Creationism, Fossils and the Very-Handy God Effect
Four years ago, I got my very own personally-signed copy of Jim Pinkoski’s book, A Creationist’s View of the Dinosaurs and the Theory of Evolution. This unintentionally hilarious book spins and twists and pirhouettes in an effort to rectify an account of Biblical creation with the observable reality in front of us. Essential to each of these maneuvers is the God Effect:
Notice how on the right, the fossil record is used (rather incorrectly) to try and prove the existence of the Biblical flood, but over on the left, the Biblical character of God is used to explain away the absence of giants in the fossil record? If (as in the panel on the right) the fossil record is to be taken as a dependable indicator of what did and didn’t happen in the past, then the absence of giant humans in the fossil record is a serious problem for people who, like Jim Pinkoski, take the Bible literally. If (as in the panel on the left) the character of God can intervene at any time in any way to accomplish anything, including the selective destruction of the skeletons of giant humans, then observations of the empirical record cannot be relied upon as a valid indicator of what has or has not happened.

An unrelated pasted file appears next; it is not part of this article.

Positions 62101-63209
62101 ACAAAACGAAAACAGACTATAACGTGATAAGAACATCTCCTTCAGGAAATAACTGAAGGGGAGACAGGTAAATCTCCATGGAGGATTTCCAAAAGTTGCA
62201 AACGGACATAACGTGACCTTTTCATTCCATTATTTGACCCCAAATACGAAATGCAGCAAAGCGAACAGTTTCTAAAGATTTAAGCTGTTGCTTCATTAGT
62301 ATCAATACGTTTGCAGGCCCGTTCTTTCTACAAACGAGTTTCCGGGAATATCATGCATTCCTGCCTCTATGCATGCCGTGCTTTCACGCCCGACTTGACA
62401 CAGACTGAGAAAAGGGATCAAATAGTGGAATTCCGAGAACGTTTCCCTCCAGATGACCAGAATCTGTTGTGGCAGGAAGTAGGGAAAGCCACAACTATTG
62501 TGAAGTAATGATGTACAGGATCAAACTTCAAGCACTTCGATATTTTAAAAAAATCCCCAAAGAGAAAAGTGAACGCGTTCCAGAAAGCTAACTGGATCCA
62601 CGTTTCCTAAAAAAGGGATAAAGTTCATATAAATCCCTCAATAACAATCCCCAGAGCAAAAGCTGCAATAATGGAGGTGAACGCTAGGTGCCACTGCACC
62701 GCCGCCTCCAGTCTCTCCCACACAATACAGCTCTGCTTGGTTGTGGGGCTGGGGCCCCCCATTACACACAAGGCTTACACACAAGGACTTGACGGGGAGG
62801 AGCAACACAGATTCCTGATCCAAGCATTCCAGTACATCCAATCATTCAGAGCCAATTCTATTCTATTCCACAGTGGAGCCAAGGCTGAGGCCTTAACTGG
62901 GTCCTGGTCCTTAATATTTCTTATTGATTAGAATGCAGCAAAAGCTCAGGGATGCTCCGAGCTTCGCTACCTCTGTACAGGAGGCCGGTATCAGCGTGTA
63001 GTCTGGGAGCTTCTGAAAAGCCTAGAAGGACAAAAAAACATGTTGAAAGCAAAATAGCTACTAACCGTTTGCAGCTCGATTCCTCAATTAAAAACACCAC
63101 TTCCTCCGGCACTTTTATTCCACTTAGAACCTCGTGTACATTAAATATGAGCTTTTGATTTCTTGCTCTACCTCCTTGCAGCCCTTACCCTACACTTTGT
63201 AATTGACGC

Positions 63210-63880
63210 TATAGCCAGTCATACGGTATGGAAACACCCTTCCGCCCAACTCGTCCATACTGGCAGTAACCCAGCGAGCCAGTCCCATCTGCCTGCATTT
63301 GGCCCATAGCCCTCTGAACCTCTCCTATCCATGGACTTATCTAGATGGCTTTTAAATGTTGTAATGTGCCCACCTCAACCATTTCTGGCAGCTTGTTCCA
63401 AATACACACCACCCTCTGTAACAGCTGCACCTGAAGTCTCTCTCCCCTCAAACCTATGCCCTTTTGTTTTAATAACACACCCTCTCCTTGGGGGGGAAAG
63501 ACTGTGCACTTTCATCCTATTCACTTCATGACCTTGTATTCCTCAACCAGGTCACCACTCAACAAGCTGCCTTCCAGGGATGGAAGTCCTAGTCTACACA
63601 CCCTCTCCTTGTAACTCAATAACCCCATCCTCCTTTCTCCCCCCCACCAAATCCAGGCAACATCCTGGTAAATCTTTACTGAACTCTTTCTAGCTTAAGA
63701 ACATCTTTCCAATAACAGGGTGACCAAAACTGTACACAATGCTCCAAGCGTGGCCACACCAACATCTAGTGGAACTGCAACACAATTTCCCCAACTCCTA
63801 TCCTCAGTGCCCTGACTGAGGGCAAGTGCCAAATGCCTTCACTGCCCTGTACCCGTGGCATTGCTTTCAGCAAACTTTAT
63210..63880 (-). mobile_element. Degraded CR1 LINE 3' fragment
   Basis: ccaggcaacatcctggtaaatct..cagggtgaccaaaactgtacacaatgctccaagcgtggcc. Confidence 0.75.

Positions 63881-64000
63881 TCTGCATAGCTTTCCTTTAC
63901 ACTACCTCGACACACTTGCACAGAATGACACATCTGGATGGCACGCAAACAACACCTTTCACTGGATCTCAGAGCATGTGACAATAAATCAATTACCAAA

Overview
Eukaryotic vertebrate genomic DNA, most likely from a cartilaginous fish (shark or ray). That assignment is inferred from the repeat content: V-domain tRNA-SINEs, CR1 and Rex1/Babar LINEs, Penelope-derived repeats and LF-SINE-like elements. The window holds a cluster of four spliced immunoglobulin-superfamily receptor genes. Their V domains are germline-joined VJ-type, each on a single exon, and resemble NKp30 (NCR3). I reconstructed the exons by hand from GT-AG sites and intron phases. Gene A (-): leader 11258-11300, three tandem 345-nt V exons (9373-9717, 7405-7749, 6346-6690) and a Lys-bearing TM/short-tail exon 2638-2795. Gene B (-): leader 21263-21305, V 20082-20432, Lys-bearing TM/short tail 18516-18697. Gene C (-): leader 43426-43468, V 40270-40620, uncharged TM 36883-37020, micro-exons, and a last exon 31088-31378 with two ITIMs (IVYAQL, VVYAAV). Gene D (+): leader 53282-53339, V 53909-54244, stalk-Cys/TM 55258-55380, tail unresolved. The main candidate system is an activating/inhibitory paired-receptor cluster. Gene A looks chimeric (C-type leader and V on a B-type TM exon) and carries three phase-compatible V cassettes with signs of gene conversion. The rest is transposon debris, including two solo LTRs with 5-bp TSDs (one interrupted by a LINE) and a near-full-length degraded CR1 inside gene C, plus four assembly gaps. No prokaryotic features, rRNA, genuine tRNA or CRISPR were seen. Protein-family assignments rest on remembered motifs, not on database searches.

Either God can and does erase physical records whenever He wants (making empirical observation an unreliable indicator of reality) or the empirical record is a reliable record of what’s happened in the past (making the Biblical account of creation an unreliable indicator of reality). Only one of these notions can be true, and if one is true the other is not.